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· Not while I hope it,' said Newton; and they walked on for some way in silence.

Her voice and manner had that old kind of tenderness that they had had on the day he had bid her good-bye. Never before had he been conscious of it during

during this whole visit. She had been cold and distant with him as if to prohibit the exhibition of any warmer feeling. To-day, for the first time, he seemed penetrating within the shrine that had been kept so zealously guarded from him.

But why was this? Was there some imaginary goddess of duty standing with her shield between her heart and his ? Was this what her words meant ? But was not Love allpowerful enough to throw down the barrier ? Such love as his, true love, strong as death!

Nesta's steps had quickened, and another turn would bring them within sight of the Villa. Newton saw the moments slipping from him, and yet something held him back.

Nesta,' he said at length, calling her by her name for the first time,“ may I not hope that the great good of my life may be granted me? It is for

It is for you to say; it rests in your

hands.' Nesta made no reply. There was a look of intense sadness, almost of pity, in her face, and she seemed composing herself to speak.

• Will you love me, Nesta ?' he continued in a more passionate tone, encouraged by her silence; will

you
be
my

wife?' Never,' she replied, in her calm firm way;

and the woods seemed suddenly to have become unnaturally still and silent; the wind that had rocked the branches seemed hushed, and not a leaf trembled.

“No, Mr. Newton, I can never be your wife. I am grateful for your love—Heaven knows,' she added quietly, 'how grateful ; but your wife I can never be, never. Go your way in life and forget that you have ever loved me. I have tried that it should not come to this ; but go; it would be

almost better that we had never met, but go-go. I will follow presently.'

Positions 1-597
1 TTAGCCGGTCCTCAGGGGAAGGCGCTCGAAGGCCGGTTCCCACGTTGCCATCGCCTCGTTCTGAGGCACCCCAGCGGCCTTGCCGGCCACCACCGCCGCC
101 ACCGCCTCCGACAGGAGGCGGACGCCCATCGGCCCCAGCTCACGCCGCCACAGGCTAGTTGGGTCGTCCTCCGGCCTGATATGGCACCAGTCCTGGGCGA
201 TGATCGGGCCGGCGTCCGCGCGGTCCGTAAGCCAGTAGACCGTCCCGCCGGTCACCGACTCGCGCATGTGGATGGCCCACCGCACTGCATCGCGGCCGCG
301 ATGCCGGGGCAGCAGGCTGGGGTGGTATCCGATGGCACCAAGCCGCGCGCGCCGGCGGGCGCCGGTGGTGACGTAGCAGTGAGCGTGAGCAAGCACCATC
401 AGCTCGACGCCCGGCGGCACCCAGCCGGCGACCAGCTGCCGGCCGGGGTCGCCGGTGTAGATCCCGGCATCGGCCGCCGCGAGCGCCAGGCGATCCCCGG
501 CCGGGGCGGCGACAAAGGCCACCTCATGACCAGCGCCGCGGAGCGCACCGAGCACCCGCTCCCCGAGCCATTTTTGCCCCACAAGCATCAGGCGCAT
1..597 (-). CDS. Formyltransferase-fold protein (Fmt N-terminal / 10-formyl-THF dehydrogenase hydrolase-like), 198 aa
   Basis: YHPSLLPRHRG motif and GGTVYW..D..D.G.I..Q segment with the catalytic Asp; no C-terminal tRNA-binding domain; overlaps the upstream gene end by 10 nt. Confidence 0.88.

He did as she bade him, and turned away ; loving her not the less, but strangely the more, for her sad, decided words. For with all her decision and calmness, he had seen the struggle beneath, and felt that there was a conflict within. And did not her words almost imply that she loved him? Had another been there before him, and might her emotion after all be for another's sake? As the road took a sharp turn, and brought him within sight of the Villa, he caught a glimpse of her again. She was sitting down on the root of a tree, with her head supported in her hands. He saw the expression of her face, and the sad, almost wistful, look cast after him; it was an expression never to be forgotten. From that moment he vowed that none but Nesta should ever have his heart. If life was to be lived without her—and he could scarcely believe this—the remembrance of her, he felt, would so cling to him for ever, that it would shut out all other love. But at every step he took, the sense of her stern decision seemed to come more painfully upon him ; the joy and hope that had filled his life seemed vanished all at once, and in its stead he saw a dim dark future, the only light of which would be the remembrance of Nesta. Sad hearts make the shadows for themselves, but as life goes on, gleams of light creep out beneath them, and where the flood is darkest and deepest, the bank is starred by little blue forget-me-nots that have caught the tints of Heaven.

At the door of the villa, Newton met Mr. Stanley, and they walked into the breakfast-room together,

CHAPTER VI.

ON THE BRINK OF TWO WORLDS.

Angels of Life and Death alike are His.—Longfellow.

WILL you come down after breakfast, and see me sail my boat?' said Dick, the moment they were seated. It was a new boat that Mr. Newton had rigged for him much to Babette's alarm and displeasure.

No, Dick, you must manage your boat without me, I am afraid, he added, turning to Mr. Stanley; 'I must return to England immediately; in fact, I find this morning that I must be off without delay. I should like to walk up to the Mässingers to bid the old fellow good-bye, and then I hope to have my traps ready to start by the evening mail.'

: No bad news, I hope,' said Mr. Stanley.

“No, no ; though my movements are not exactly regulated by pleasure.'

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